The words in this post's title are from an excellent book about the emperor Domitian by Brian W. Jones. He is talking about a woman possibly belonging to Domitian's circle, one of several women named Flavia Domitilla. Three women, Domitian's mother, sister, and niece, all bore this name. As Professor Jones writes, "Early Christian writers argued for a fourth, niece of Flavius Clemens (i.e. daughter of a supposed sister), and have won acceptance from some scholars. She can safely be discarded." (The Emperor Domitian, Brian W. Jones, Routledge, paperback 1993, p 48).
And these words triggered in me a desire to salvage her. This was one of many interconnected stimuli for my book Inscription. I started to explore the story of these women in Domitian's family, and to see why some scholars accepted the view of those early Christian writers about the existence of this fourth Domitilla. (Whom it's simpler to call the second Domitilla, because Domitian's mother and sister were dead before he became emperor). And the more I delved into this enticing gap in the historical record, where it's not even known whether the well-known historical person Flavius Clemens, a consul, had a sister or not, the more I found myself leaning to this minority view.
Professor Jones could be quite right that she never existed, but I read all I could find on the subject, and some respected scholars, for example the late Professor Marta Sordi, made a good case for the fact that she did. What fascinated me about this controversy was that the history of the Christian church and the history of the Roman empire became tangled together in it. Which one would expect, considering that the church was growing at exactly this time, the late first century AD; but these two fields of study are often treated separately, by different scholars, historians of the growth of Christianity and historians of the Roman Empire. I wanted, in my book, to make connections.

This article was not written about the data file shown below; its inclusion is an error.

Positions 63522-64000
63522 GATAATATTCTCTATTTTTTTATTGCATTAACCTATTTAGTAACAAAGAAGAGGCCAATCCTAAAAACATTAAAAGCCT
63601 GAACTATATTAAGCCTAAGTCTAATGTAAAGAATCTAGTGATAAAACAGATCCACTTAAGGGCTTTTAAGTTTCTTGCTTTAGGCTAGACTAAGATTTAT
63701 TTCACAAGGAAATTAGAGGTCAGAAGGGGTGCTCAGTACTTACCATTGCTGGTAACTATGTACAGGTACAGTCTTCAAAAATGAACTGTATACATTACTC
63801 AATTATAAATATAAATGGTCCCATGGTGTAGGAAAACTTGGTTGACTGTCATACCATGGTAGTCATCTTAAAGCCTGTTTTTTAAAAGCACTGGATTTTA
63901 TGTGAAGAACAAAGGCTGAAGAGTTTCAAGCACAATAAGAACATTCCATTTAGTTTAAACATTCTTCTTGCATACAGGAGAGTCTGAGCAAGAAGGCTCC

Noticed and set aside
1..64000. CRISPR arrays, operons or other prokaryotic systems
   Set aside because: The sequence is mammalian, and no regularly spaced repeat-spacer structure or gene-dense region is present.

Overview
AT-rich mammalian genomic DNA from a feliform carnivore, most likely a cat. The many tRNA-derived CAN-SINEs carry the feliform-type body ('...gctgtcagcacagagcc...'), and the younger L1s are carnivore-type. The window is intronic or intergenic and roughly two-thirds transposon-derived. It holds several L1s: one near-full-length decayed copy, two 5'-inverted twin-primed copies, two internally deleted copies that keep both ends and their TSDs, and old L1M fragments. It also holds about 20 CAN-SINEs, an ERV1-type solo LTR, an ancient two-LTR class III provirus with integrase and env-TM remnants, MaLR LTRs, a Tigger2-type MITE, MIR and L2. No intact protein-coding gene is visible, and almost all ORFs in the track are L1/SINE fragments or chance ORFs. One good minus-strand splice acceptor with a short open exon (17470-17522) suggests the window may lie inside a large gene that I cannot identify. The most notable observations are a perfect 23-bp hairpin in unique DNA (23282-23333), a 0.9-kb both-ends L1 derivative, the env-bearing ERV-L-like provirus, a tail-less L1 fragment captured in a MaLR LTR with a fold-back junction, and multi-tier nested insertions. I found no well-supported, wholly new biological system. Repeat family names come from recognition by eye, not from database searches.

The island of Ponza has two patron saints; one, Saint Silverio, was an early pope who became a victim of politics and was exiled to a smaller island in the Pontine archipelago, Palmarola, where he died of starvation in AD 537. I was fascinated by the other patron saint of Ponza, Saint Domitilla, who lived in the first century AD, and about whom there are various fanciful stories. But there seems to be a kernel of historical truth at the heart of these hagiographical legends, because non-Christian writers also mention a woman, or women, exiled to either Ponza, or Palmarola. The problem is that the earliest records contradict each other; there is a confusion of women, and a confusion of islands.
In my earlier post about Ponza, I mentioned that this historical controversy of the two Domitillas, and whether or not the second one can be discarded, is a node at which Christian and secular history intersect. It's also a puzzle that has never been solved. I took the fiction writer's liberty of solving it, in a way that reconciled the conflicting historical accounts. I preferred the unfashionable opinion of the minority-view scholars to that of the mainstream ones. I probed the interstices of what we know, and found an answer that, while totally my invention, is the way it could, possibly, have happened...
From the gaps in the net of the distant past, a person emerged for me, a young woman, Tilla; and then her (eventual) friend Marina, a female scribe, originally from ancient Britain. All the delving into ancient volumes in library stacks and tracing of historical controversies—which I so much enjoyed!—finally yielded something that started to come alive.
And when I finally saw, in a Roman church, an ornate reliquary labelled caput flaviae domitillae, "the head of Flavia Domitilla," and stared at the skull behind the glass, my breath was taken away by the thought that perhaps, just perhaps, this was a remnant of someone who lived two thousand years ago and who had become, for me, a real person.
Many thanks to Professor Jones for his—entirely reasonable and authoritative opinion—that "she can safely be discarded."